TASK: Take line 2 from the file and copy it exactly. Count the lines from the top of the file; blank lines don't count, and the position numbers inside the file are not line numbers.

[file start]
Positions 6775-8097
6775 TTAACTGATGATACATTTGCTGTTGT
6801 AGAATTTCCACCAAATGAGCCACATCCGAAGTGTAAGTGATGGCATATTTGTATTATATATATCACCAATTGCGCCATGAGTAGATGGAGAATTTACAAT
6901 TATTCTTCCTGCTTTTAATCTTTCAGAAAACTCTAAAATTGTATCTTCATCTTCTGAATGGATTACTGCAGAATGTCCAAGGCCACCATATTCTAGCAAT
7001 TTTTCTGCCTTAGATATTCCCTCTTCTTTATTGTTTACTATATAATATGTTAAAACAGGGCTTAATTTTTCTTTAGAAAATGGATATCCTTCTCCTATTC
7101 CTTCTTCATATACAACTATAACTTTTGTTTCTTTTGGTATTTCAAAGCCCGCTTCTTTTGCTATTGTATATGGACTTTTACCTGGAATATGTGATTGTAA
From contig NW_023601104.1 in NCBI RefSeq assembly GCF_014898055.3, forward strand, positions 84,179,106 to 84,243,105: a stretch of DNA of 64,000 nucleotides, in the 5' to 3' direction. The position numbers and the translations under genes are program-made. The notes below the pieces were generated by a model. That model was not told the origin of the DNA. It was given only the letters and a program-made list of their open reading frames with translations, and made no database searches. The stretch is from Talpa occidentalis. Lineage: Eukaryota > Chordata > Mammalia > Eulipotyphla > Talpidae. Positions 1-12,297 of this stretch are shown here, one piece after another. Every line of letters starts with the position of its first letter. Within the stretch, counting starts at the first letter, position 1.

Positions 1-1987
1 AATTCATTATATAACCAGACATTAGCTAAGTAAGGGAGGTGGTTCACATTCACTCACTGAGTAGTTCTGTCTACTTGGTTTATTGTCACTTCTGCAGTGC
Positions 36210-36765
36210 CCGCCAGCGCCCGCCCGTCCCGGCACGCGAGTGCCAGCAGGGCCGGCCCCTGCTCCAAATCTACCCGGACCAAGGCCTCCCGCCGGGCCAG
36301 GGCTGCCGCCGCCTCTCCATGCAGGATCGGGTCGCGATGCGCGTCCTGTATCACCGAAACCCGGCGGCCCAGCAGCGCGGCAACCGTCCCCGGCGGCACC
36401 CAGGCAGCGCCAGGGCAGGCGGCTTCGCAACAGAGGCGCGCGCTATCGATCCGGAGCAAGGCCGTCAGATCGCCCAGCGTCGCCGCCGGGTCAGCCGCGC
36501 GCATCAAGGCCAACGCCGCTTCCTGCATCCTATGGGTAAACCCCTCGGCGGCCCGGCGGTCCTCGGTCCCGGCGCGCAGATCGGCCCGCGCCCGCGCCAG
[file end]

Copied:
6775 TTAACTGATGATACATTTGCTGTTGT